With $220M handed to the Ethnic Relations Commission (ERC) just days ago, many have expressed the view that its response to violent expressions of anger over the killings of two teenagers and the aftermath at West Coast Berbice (WCB), is inadequate.
Days after the killings of Joel and Isaiah Henry, there have been riots leading to death and destruction of property.
On Wednesday, there were two more deaths. Haresh Singh, 17, was beaten to death, and found in the No. 3 Village backdam. Then, Prettipaul Hargobin, 34, was killed during a confrontation with protestors at Bath settlement.
All the ERC had to show for it was a statement of condolence, made four days ago.
In that statement, the Commission said that it “is pleading with Guyanese, especially those residing in the West Coast Berbice and nearby communities
to remain calm and allow the police to do their work.”
The statement called for all to allow the law to take its course, and for leaders to maintain responsible behaviour.It went on to state: “The ERC remains committed entirely, which it is fully empowered to do, to taking whatever course of action it deems necessary to assist in the de-escalation of tensions and the mending of fractured relations among citizens. The ERC reiterates that investigations by the police must first take precedence before the ERC acts to defuse any unwanted developments resulting from the tragic occurrences a few days ago.”
Discontentment with the singular statement became widespread on social media, with ‘#DefundTheERC’ trending among young users.
A petition is also circulating calling for the same thing. The main sentiment is that the ERC, as the most important interlocutor in issues of racial strife, despite receiving $220M, has been mostly silent while people bled in the streets.
This newspaper reached out to the ERC’s Public Relations Officer, Shivanand Nandalall, on Wednesday to enquire about what the Commission has planned, and whether it has been meeting to formulate a response.
He instructed Kaieteur News to forward questions via email, which it did, asking the ERC to respond to criticisms that it is not doing enough.
Notable mention was made of one Commissioner, Roshan Khan, who had been posting profusely on Facebook, calling on members of one ethnic group to form defense squads, and blaming the unrest solely on the leaders of one political party.
He also claimed that the murders were meant to de-stabilise the government.
After the uproar on social media and Kaieteur News’ questions were submitted, that Commissioner’s tone changed on Wednesday evening, to one of peace and love, calling on the political leaders to meet.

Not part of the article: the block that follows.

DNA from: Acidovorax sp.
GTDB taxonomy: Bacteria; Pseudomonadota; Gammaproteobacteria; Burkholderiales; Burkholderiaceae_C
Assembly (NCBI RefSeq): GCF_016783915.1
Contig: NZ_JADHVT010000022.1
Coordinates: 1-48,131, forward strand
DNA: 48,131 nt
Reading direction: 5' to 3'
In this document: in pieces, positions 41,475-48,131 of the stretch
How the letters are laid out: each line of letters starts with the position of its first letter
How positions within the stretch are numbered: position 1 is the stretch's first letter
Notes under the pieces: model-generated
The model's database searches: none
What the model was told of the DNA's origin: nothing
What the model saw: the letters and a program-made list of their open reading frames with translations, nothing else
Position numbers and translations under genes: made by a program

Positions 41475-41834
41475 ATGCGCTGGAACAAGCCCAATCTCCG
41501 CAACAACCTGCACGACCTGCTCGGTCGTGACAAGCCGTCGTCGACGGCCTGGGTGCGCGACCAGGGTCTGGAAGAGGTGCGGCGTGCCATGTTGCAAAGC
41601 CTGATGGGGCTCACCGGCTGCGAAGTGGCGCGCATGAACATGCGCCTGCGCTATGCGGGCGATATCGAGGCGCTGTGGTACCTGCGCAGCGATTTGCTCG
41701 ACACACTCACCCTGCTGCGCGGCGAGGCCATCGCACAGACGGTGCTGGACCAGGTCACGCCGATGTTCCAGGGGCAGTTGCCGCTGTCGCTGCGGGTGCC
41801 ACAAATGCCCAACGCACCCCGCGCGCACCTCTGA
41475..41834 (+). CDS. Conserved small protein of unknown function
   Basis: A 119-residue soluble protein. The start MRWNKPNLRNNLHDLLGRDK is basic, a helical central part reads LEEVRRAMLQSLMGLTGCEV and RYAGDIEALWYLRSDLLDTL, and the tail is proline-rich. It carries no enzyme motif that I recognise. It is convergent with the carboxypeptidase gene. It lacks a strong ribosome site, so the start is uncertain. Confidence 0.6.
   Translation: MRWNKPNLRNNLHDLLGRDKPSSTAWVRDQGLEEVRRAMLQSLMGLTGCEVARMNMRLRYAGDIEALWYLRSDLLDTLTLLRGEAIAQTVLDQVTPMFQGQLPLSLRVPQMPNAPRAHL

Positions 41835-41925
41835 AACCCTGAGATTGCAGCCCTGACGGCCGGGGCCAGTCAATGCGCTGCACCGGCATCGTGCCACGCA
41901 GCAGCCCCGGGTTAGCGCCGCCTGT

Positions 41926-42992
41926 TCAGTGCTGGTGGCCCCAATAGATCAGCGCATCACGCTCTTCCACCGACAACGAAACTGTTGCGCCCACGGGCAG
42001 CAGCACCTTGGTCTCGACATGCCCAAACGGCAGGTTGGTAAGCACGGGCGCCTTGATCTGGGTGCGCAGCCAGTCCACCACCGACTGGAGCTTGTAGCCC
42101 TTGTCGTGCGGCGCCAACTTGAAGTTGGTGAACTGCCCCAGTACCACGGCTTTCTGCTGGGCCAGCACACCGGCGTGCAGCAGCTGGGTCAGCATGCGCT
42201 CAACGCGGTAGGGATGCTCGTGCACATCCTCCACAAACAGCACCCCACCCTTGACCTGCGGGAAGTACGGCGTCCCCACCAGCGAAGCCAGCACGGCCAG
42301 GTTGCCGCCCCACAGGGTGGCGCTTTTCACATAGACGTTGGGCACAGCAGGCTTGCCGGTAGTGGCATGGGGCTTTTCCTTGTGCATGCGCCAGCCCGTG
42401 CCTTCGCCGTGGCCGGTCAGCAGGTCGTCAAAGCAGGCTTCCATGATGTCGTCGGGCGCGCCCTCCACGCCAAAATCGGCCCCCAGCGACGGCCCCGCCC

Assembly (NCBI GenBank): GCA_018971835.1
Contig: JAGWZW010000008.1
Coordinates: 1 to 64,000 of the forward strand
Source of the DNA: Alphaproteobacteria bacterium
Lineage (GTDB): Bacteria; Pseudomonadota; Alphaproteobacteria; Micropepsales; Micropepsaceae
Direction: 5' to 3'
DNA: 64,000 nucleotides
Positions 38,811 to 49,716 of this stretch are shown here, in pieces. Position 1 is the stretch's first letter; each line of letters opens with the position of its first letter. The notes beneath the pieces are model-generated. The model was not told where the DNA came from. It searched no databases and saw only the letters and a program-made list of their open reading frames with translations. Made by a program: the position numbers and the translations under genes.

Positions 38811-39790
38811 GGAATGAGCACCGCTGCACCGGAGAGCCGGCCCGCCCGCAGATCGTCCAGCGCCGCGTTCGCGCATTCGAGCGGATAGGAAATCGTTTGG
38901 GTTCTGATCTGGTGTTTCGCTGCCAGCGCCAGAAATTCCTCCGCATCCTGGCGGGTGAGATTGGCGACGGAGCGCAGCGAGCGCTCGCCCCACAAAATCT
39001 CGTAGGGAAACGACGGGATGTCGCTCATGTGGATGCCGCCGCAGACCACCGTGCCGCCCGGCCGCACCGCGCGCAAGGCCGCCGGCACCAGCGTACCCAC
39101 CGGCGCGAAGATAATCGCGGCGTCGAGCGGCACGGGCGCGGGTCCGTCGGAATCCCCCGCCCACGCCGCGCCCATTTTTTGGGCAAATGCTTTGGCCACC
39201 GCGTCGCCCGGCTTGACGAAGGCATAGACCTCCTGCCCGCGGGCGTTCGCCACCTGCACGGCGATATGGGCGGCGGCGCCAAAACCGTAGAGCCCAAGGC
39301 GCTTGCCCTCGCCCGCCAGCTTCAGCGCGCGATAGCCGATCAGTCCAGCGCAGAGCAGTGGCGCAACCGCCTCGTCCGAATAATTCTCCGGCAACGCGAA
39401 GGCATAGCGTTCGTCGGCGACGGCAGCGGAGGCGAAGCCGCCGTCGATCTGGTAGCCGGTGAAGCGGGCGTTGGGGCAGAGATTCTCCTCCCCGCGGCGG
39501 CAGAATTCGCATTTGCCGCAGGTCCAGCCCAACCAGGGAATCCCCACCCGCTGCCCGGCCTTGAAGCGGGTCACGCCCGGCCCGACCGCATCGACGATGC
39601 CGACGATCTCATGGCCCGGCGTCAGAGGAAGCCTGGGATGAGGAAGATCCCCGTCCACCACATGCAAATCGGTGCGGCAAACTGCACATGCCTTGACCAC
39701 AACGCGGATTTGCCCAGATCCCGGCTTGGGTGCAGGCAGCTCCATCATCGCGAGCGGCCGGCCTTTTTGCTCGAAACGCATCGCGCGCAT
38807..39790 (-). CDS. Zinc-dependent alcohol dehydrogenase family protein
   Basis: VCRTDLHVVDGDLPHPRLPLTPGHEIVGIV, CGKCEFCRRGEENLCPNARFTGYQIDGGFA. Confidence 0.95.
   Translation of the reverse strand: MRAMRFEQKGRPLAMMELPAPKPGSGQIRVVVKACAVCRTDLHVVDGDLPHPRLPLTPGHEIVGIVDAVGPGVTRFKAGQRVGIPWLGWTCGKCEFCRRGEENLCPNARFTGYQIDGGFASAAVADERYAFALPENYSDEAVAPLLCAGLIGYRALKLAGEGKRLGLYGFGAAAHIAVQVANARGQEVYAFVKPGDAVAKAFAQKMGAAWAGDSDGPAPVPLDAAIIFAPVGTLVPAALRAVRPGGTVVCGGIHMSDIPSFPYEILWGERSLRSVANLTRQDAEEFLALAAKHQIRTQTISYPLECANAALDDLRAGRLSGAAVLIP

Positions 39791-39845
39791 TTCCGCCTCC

He went on to post what he labeled as an apology for calling on one ethnic group to form defensive squads. He deleted one of the posts as well.
Another Commissioner, Deodat Persaud, took to Facebook to respond to claims that he is not doing enough. Noting calls to defund the ERC, Persaud said that he has submitted a series of suggestions to the Commission for action. He noted that the final decision has to be made by the collective.
His suggestions include a televised call from all Commissioners for a cessation of violence, calls to leaders to cease harmful public utterances, a declaration of a day of mourning, a Commission visit to the family, and an appeal to the families of victims to publicly call for peace.
Last night, the Commission released a second statement which called on the Joint Services to ensure the East Coast and West Berbice corridor are sanitized, blockades removed, and law and order restored. It congratulated the Joint Services for their hard work to restore order, and commended President Irfaan Ali, PNCR Chair Volda Lawrence, and the father of Isaiah Henry for their public appeals against violence.
The ERC was established to promote ethnic harmony and security in Guyana. Its functions, according to its website, include eliminating all forms of ethnic discrimination, discouraging persons, entities and parties from engaging in discriminatory practices, encouraging respect for religious and cultural diversity, investigating complaints of racial discrimination, and promoting arbitration, as well as other forms of dispute resolution mechanisms to secure ethnic harmony and peace.
Up to press time, the ERC did not formally respond to this newspaper’s questions.
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